Recently, I took the time to discover a simple and flexible network-monitoring tool: IPTraf. This tool does little more than monitor the traffic flowing on a network. Although this sounds limiting, and possibly not terribly useful, these types of tools can be critical for troubleshooting networking issues.
One of the strengths of this particular application, and one that makes it highly useful to a network administrator, is the ability to define exactly what network traffic is to be monitored. I’ll show you how to use IPTraf's filter creation tools to specify which traffic is monitored on your network.
For the purposes of this article, I’ll be using a 192.168.1.x private addressing scheme. I’ll assume a standard network configuration, and the test network will assume the servers are mapped to the addresses listed in Table A.
|Gateway||192.168.1.1 (will also have an external address)|
For my example, I’ll assume standard traffic patterns (traffic flow in and out) and standard networking needs (as dictated by the above network layout).
I’ll be defining a number of filters in this article, starting with the very general and moving toward the specific in order to track down suspicious traffic. I’ll try to cover every possible need, but individual needs may require a bit of creativity on the part of the administrator.
On defining filters with IPTraf
Take a look at my previous article, “Police your network with IPTraf,” to learn the basics of filter definition with IPTraf.
As I define my filters, I’ll do so by specifying the following information:
- Hostname IP addresses
- Wildcard mask
One thing to remember is that, when defining a filter, two sets of data will be entered. You might think, at first, that one set of data would be used for source address and one for destination address. This is not so. With IPTraf, I can enter two sets of data, and the application will watch traffic flowing from either direction. Regardless of this fact, I tend to always think of traffic monitoring as source and destination addresses. I’ll always define a source on the right side of IPTraf and the destination on the left side.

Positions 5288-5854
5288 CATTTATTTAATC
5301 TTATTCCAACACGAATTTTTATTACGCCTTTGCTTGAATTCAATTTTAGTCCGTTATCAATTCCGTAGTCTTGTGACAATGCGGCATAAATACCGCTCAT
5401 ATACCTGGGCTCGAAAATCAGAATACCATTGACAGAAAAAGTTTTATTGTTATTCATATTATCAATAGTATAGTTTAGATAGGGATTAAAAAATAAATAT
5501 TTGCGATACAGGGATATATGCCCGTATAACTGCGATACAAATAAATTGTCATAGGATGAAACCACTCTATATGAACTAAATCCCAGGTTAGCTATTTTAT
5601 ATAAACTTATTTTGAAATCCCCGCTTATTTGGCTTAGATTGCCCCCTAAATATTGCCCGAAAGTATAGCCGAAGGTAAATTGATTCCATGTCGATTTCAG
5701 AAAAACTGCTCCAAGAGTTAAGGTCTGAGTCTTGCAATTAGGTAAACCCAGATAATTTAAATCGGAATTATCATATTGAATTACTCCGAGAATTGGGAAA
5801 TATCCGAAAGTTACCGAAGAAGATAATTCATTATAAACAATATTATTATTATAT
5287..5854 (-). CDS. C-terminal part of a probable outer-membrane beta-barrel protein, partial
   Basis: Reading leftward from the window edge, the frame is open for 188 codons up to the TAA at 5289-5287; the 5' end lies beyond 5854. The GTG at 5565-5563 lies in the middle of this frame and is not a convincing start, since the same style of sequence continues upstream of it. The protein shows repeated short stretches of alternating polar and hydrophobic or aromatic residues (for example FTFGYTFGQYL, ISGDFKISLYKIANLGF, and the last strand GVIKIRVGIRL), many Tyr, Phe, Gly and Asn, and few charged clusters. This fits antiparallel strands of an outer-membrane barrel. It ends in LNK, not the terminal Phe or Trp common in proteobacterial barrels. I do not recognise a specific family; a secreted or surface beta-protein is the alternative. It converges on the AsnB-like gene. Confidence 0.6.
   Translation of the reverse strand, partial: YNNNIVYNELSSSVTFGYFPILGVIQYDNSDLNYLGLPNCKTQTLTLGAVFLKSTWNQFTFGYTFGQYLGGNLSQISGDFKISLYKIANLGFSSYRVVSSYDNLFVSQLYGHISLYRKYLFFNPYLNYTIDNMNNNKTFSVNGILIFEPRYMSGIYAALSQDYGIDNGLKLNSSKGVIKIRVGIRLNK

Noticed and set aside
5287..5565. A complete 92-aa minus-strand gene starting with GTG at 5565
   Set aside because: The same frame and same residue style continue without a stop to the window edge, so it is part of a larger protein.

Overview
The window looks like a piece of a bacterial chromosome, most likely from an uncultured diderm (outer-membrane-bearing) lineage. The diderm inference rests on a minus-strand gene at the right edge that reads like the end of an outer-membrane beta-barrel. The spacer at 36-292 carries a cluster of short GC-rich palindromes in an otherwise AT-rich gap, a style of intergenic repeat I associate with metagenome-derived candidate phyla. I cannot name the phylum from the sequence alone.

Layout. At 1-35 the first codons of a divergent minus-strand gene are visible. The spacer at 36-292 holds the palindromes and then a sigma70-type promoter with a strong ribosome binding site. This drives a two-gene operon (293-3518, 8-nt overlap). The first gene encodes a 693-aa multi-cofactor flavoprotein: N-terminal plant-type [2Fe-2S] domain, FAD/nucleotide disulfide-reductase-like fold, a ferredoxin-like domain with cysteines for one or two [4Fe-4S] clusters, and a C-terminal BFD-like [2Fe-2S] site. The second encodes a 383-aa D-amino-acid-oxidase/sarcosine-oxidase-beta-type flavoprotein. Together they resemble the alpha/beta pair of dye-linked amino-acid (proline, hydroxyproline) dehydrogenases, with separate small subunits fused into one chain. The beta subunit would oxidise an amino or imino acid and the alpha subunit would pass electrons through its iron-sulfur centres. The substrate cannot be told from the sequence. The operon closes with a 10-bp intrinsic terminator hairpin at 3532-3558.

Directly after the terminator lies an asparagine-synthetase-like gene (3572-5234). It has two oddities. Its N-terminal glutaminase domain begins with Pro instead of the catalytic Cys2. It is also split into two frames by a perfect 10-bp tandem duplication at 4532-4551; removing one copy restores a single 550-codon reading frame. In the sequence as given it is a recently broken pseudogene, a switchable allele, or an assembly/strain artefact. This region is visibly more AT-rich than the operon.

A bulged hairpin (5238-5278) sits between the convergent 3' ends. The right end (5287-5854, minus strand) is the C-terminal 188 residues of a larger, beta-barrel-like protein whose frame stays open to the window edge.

Each time after I define my information, I’ll exit the filter definition screen, select Apply Filter, and then start the IPTraf monitor. Once I’m done with a filter, as I move to a new filter, I’ll make sure to detach the existing filter by selecting Detach Filter. With the old filter detached, I can move on to my next filter definition. That, of course, is not to say I can only have one filter attached at a time. With IPTraf, I can define and attach as many filters as I please.
The first filter I’ll create will monitor all traffic on my 188.8.131.52 network. I’ll name this filter All_traffic. The information entered will all go into the left-hand data and will look like that shown in Figure A.
|All zeroes indicate that all addresses will be monitored.|
Once I’ve entered the information, I’ll press [Enter] to add the filter data to the database. Then I’ll press [Ctrl]X to get out of the Add screen and back to the main Filter screen.
From within the main Filter screen, I’ll scroll down to Apply Filter, select All_traffic, press [Enter], exit the main Filter screen, scroll up to IP Traffic Monitor, press [Enter], and watch the traffic flow. Because I decided I wanted to watch all traffic moving to and from all IP addresses, I’ll see a ton of information flying by the Entries screen (the upper portion of the screen where traffic packets matching defined filters are listed). This is one of the main reasons for filter definition. I want to be able to catch only specific packets and display their information.
I’ll make this a tiny bit more specific. Let's say I want to monitor all traffic moving on port 22 (ssh). Even though I’m going to define my entire network, the only traffic that I’ll see displayed in the upper half of my IPTraf screen will be traffic flowing in and out of the ssh port. My filter will be called All_22, and the information will be like that shown in Figure B.